I have been using Buckpower- deer antler velvet in a pill form- for years now, and I noticed great improvement in my performance and strength, as well as my recovery time decreased significantly. I get it at Vitamin Shoppe.
There is a mistake in the description of deer antler velvet. Deer antler velvet is not the fuzzy covering of the antler, it is the antler itself in its growing stage (before it hardens). The 'velvet' like covering is removed before processing (sterilizing, drying, and milling). Additionally, it is not only the IGF-1 that is beneficial for consumption. There are nearly 40 key ingredients in deer antler velvet.
am confused, do you remove the shedding antlers like a moult that comes off easily? how do you remove the antlers, and then what is done to the antler itself
imagine raising antlers
This link describes the processing of deer velvet antler at Antler Farms and has a video as well.
Not only is Deer Velvet contain very little amounts of IGF-1, oral consumption of IGF-1 is useless. Proper dosage of IGF-1 is not only very expensive ($5000+), but also administered via needle.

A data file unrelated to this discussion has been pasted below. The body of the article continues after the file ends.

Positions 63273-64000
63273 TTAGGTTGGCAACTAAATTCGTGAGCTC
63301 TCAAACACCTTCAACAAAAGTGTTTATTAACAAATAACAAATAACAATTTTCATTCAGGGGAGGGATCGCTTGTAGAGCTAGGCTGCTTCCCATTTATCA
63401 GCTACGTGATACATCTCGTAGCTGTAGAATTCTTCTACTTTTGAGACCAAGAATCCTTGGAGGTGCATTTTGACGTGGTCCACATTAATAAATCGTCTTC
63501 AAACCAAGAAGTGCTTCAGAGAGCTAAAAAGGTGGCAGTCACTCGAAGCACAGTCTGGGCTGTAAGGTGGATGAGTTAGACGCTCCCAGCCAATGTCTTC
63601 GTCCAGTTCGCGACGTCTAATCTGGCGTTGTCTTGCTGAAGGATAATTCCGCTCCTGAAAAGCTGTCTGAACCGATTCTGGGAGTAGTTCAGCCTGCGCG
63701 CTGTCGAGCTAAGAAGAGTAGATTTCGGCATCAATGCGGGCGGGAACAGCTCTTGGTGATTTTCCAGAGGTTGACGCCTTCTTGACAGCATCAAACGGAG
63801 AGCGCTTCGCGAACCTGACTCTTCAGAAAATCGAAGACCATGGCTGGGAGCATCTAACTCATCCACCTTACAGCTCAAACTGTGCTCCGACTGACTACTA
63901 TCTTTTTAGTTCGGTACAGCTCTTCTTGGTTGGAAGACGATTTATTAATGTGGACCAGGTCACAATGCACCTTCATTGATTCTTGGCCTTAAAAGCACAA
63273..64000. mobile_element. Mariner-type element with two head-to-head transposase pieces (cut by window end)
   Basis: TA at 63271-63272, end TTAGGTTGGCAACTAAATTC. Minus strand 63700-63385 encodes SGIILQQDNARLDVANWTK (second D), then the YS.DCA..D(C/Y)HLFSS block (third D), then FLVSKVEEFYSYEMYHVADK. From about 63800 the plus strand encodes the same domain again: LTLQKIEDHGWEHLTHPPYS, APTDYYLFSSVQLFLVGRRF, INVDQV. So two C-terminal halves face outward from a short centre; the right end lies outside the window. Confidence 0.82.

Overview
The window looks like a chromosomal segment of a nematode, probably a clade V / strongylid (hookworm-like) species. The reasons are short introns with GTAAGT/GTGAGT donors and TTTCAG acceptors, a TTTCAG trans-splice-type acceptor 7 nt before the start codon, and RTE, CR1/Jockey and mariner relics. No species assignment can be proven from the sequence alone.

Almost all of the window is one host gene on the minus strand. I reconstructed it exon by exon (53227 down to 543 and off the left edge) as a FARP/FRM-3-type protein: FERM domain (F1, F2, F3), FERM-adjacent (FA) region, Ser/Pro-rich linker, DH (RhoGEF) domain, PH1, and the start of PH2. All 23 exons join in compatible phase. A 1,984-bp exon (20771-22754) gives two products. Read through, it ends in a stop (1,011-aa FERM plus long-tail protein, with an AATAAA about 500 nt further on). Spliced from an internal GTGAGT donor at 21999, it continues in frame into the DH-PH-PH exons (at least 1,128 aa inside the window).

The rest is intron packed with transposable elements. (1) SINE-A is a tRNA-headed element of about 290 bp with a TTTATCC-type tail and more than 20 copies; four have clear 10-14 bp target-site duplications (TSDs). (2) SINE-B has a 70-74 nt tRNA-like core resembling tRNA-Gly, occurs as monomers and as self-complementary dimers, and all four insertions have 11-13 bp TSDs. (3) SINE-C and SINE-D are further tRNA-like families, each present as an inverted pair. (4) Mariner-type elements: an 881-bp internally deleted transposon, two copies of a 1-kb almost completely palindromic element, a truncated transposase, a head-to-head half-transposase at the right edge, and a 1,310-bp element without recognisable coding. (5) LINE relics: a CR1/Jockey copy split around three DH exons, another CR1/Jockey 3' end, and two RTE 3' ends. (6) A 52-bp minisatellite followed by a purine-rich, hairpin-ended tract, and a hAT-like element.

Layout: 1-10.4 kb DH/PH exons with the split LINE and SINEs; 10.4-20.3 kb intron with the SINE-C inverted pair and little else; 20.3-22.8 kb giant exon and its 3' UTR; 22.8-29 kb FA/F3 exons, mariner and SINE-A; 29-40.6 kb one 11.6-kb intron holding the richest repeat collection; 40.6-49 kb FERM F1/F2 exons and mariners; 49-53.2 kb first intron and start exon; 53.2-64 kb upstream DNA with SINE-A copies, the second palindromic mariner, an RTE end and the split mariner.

You can see the actual evidence for velvet here: http://examine.com/supplements/Velvet+Antler/ - it's completely useless in any anabolic fashion. Even in TCM it was used for healing/regenerative purposes, not for anabolism.
1-DAV is a powder made from the antlers that grow on male deer. This powder form contains hundreds of active ingredients, including IGF-1 and 2. People who take DAV are not just looking for IGF. DAV is beneficial for hundreds of ailments and has been used for over 2,000 years.
2-IGF Spray is a bi-product of DAV made by extracting the IGF from the DAV using alcohol. This product is nothing like DAV powder and I am not sure how well it works.
Please try remove the two before writing this stuff.
You can't inject DAV, it is a powder. DAV is not useless in anabolic form because it does not come in anabolic form.
"Essentially"? Do you mean the commercial product? If so, what percent of the product actually is IGF-1?
I searched Google for "deer antler velvet" and the first result is this article, which gives it authority. The first two pages have a lot of sites selling the stuff. Also, there are a few variations on the term used, such as "velvet antler" and "deer velvet antler".
"antlerfarms.com" is a commercial site, and I'd like to know if user "Antler Farms" is connected with it.
I'd really hate to see NGO uncritically promoting a commercial product for which there is currently little evidence of effectiveness.